You are here

Tympanic Membrane Repair Material

Description:

TECHNOLOGY AREA(S): Bio Medical 

OBJECTIVE: The development of an innovated material/device that can be used to repair tympanic member perforations with limited or no anesthesia. The material can be in the form of a gel, 3d printed material, and other bio material and be used with endoscopes or minimal operative equipment. The material will be employed at level III battlefield of care after injury. 

DESCRIPTION: The last 20 years of armed conflict has resulted in exposure of service members to high intensity sound or blast overpressure waves. The direct consequences of high-intensity noise and blast injuries to the auditory system are hearing loss and tympanic membrane rupture in some cases. Rupture of the eardrum or tympanic membrane (TM) was reported in over 10,000 service members during evaluation at field level III of care. The resultant injury may not receive definitive care for several months post injury until care is accomplished at level IV of care. The result is loss of return to duty status. The injury is a burden to the individual due to hearing loss. Many otologic surgeons contributed to the development and refinement of tympanoplasty techniques. Tympanoplasty surgery is quite successful in the modern area in the operative theater. The plethora of surgical techniques currently employed, the wide variety of autograft, homograft and synthetic materials are available and the continued innovation in biosynthetic materials for otologic use all attest to the fact that reconstructing the tympanic membrane continues to evolve. However, the current cost of performing tympanoplasty in the hospital operating room can be very expensive. The cost of health care continues to increase, the need for performing surgery in the office is now more a common place. We propose to develop a minimally invasive surgical material to repair tympanic membrane perforation that can occur far forward in the battlefield which has the potential to quickly return service members to duty. 

PHASE I: During Phase one, determine and define the material composition that will be tolerated within the middle ear and close/repair a tympanic membrane perforation. The product has no ototoxic potential to both the auditory or vestibular system. Design requirements may include ease of use, minimal equipment or activation process and be delivered minimally invasive. It must be stable, have ease of storage (heat and cold tolerance) and be applied with ease. Demonstration of a prototype is desirable with some early in vitro data. The product should have function and closure rates of tympanic membrane repair that meets the industry standard. The product should be easily removed from the graft site during early healing stages, if necessary, otherwise it should dissolve or incorporate into the healed tympanic membrane. Model key elements of tympanoplasty repair biomechanics, which may include detailed analysis of auditory performance. Design/develop an innovative concept along with limited testing of potential materials. The product will be used by Otolaryngologist at level 3-4 of care. 

PHASE II: Detail analysis of the selected material/device that will include optimal biological properties that are safe and perform equal or better outcomes than standard tympanoplasty. The material should be delivered with minimal surgical tools with no need for an operative suite. The in vivo efficacy will be established. Parameters include ease of use and overall stability across a wide range of conditions. Validation of efficacy will be determined through animal models, histology, and/or other appropriate measures. Clinical experts with insight into tympanic membrane trauma and relevant patient populations should be consulted during optimization and animal validation. Early clinical trials should be considered. Potential commercial and clinical partners for Phase III and beyond should be identified, and a detailed explanation should be provided for how the small business will obtain a monetary return on investment. Phase II should outline an FDA regulatory plan as well consult subject matter experts with military experience.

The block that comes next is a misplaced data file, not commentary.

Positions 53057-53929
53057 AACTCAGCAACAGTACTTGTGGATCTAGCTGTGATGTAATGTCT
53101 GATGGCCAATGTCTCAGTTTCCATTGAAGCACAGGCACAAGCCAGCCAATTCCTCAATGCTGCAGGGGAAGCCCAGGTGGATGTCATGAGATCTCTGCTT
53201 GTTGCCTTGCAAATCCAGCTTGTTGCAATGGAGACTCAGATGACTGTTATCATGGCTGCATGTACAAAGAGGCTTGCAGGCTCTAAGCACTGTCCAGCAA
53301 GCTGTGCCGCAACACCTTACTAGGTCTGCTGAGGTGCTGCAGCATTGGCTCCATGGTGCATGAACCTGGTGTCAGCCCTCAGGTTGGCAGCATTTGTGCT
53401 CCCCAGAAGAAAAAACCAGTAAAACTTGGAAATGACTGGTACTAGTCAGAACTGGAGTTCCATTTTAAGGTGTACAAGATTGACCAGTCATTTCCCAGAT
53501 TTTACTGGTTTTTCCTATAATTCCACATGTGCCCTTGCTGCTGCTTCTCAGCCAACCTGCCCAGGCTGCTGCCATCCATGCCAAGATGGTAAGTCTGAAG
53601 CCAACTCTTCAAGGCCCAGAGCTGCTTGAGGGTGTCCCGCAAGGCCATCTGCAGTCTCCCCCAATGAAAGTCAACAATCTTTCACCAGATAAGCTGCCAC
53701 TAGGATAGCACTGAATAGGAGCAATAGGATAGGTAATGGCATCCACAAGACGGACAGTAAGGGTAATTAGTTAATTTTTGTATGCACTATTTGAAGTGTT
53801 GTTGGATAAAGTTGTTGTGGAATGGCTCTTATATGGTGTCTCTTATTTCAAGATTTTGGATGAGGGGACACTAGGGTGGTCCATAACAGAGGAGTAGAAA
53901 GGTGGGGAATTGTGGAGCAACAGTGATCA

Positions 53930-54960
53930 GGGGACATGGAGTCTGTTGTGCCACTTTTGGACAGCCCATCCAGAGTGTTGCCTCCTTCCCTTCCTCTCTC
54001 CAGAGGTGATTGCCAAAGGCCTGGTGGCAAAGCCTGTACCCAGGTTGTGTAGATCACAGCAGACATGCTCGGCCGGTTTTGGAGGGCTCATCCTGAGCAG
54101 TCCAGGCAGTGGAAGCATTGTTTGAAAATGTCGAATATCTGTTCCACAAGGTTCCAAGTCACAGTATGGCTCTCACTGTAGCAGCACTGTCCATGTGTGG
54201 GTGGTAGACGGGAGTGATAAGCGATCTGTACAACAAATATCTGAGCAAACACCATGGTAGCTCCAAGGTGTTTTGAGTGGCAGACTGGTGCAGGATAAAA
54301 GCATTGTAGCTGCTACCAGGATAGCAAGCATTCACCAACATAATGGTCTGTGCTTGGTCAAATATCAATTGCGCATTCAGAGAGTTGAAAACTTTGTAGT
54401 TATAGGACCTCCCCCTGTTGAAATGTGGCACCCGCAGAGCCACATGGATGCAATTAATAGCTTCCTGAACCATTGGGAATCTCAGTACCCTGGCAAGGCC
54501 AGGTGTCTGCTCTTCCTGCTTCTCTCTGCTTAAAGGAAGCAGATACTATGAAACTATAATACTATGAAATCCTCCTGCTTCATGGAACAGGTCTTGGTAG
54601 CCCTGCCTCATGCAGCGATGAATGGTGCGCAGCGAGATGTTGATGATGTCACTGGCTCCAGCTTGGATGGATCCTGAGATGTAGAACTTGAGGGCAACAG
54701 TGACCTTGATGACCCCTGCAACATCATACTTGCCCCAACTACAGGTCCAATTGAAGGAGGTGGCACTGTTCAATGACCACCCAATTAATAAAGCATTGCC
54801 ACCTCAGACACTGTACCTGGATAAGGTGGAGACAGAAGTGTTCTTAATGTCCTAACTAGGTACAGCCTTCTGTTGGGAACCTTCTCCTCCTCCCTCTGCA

PHASE III: During Phase III, additional in vivo experiments will be performed as necessary to prepare for FDA review. It is required that this device to commercialized and made available to the military and as well to the private sector. Clinical trials should be underway. Close communication with military surgeons on the development on the product should be considered. Small business should have a strategy in place to secure funding from the private sector. Device a plan that will bridge the gap between laboratory-scale innovation and entry into a recognized Food and Drug Administration (FDA) regulatory pathway leading to commercialization of the product that will be made available for purchase by the military health system and private sector. 

REFERENCES: 

1: S. N. Merchant · M. J. McKenna · J. J. Rosowski Current status and future challenges of tympanoplasty Eur Arch Otorhinolaryngol (1998) 255 : 221–228

2:  R.T. Chavan, S.M. Ingole and S.N. Birajdar Overview of Tympanoplasty techniques and results Int. J. of Oto and Head and Neck Surg

3:  Carlos R Esquivel, Mark Parker, Kwame Curtis, Andy Merkley, Phil Littlefield, George Conley, Sean Wise, Brent Feldt, Lynn Henselman, Zsolt Stockinger

4:  Aural Blast Injury/Acoustic Trauma and Hearing Loss, Military Medicine, Volume 183, Issue suppl_2, 1 September 2018, Pages 78–82,

5:  Helling ER: Otologic blast injuries due to the Kenya Embassy Bombing. Mil Med 2004

6:  169(11): 872–76.14.

KEYWORDS: Tympanoplasty, Endoscopes, Technique, Hearing, Ototoxicity 

US Flag An Official Website of the United States Government